Photographer Mike Sullivan, who was recently in India, uses his masks to explore the performative nature of identity

The process of mask making started out very impulsively for Mike. And very soon it became an extension of himself, and a way to communicate with the world

The process of mask making started out very impulsively for Mike. And very soon it became an extension of himself, and a way to communicate with the world

Shards of mirrors, feathers, jewels, delicate leaves and flowers. These are the objects American artist and photographer Mike Sullivan, 28, uses to tell his stories, with the help of the masks and headpieces he fashions.

To Mike, these are not just objects of beauty, but a safe space for the wearer. “People are incredibly vulnerable when we are creating an image together. Masks and crowns help them feel an inner sense of liberation and self worth,” he says. Mike visited India at the start of the year, and the three weeks he spent between Kerala, Goa and Karnataka became an impromptu creative residency.

He explored local flower markets, jewellery shops and collaborated with artists along the way, including Goa-based photographer Pretika Menon. “I created far more than I expected and am extremely grateful for how open people were,” he says.

It was his training in theatre in Ithaca College, New York, followed by a semester at Ithaca College London Center, that led him to grow deeply interested in mask making. “For a Shakespeare/Grecian section of the semester, we had to create and perform in our own masks, which was the first leg in my journey as a mask maker.”

Free expression

Experimenting in Bengaluru

Experimenting in Bengaluru
| Photo Credit: Mike Sullivan

London became his playground to experiment with his queer identity and gender expression. “I was of legal age to enter queer spaces for the first time, and the first mask I made and wore out in public was in London. I was meeting people from the community, wearing heels, playing with make-up, experimenting with drag culture. Drag is a means for people to express themselves, and a crown can be another tool to help bring a person to that place of free expression.”

The process of mask making started out very impulsively for Mike. And very soon it became an extension of himself, and a way to communicate with the world around him .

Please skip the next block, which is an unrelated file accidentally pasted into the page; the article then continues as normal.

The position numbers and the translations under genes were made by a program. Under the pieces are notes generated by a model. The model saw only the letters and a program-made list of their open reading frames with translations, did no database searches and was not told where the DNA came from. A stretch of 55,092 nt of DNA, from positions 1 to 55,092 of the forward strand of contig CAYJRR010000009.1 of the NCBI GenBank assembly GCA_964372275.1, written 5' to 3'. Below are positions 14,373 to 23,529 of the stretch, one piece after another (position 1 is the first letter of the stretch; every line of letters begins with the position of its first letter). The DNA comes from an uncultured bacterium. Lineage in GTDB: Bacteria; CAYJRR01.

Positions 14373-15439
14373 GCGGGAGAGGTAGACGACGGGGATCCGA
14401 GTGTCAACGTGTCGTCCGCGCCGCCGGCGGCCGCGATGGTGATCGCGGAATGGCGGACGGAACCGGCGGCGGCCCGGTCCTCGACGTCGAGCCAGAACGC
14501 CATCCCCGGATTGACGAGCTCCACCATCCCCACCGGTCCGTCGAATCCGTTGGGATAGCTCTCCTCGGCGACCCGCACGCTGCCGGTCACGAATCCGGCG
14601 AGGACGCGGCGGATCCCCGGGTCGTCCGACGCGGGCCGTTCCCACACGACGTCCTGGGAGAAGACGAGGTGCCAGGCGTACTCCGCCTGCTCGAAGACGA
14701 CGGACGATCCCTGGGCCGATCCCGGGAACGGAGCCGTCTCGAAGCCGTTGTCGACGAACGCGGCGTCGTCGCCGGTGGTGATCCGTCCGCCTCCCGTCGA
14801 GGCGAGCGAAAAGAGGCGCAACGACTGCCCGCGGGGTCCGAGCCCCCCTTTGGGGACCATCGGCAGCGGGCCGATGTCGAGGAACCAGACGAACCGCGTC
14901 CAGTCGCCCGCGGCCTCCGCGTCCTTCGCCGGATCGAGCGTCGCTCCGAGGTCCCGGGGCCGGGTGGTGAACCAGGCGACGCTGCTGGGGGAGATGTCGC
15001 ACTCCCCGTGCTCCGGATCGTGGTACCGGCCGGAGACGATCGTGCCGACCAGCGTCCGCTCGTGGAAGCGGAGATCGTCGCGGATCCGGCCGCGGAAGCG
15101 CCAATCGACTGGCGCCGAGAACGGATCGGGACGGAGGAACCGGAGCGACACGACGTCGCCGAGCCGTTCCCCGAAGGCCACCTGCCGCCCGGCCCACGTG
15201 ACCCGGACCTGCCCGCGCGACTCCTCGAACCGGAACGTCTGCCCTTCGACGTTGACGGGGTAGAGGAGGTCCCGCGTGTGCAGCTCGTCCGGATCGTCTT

Nature has always been a leitmotif in Mike’s often fragile pieces, having grown up by the riverside, with marshes and woods all around. “I grew up hiking with friends, foraging for wasp nests and making monster faces with dead flowers and crab legs.”

The stigma around queer expression led to him to incorporate nature. “Because nature is a tender, universal language that’s accessible to everybody. I had political differences with loved ones but I didn’t want to write them off. I wanted to make my queer expression palpable to them despite our different ideologies. So I started using nature and flowers as a way to destigmatise being queer.”

Life events nudged him along his artistic journey. “My practice deepened in Provincetown [Massachusetts], where you get to be seen and celebrated. People engaged with my work and I got to understand their perception of it.”

Mike Sullivan’s Wan in Kerala

Mike Sullivan’s Wan in Kerala
| Photo Credit: Mike Sullivan

The pandemic and its isolation also led Mike to deepen his practice. “Pre-pandemic, I was able to use crowns and collaborate more regularly with others. But with social distancing becoming the norm, the focus was brought back to masks. My parents helped photograph me while I wore the pieces.” Mike also found his old jewellery box during lockdown, and started wearing the pieces and using them in his masks. “The jewels add a layer of adornment and storytelling. I also use vintage clothes because it opens up different interpretations to the image,”

Mike currently works with cardboard, foil, found objects and versatile materials that make the piece less rigid; but he would eventually like to make more sculptural art pieces. “I’d love to see my work in galleries, museums and even movies. But at the core, I want it to be a means for people to express themselves intentionally and safely. It’s important for people to release themselves from inhibitions and embrace creativity.”

The writer runs The Alipore Post and started Chitthi Exchange, a penpal project, to help people connect during the pandemic.

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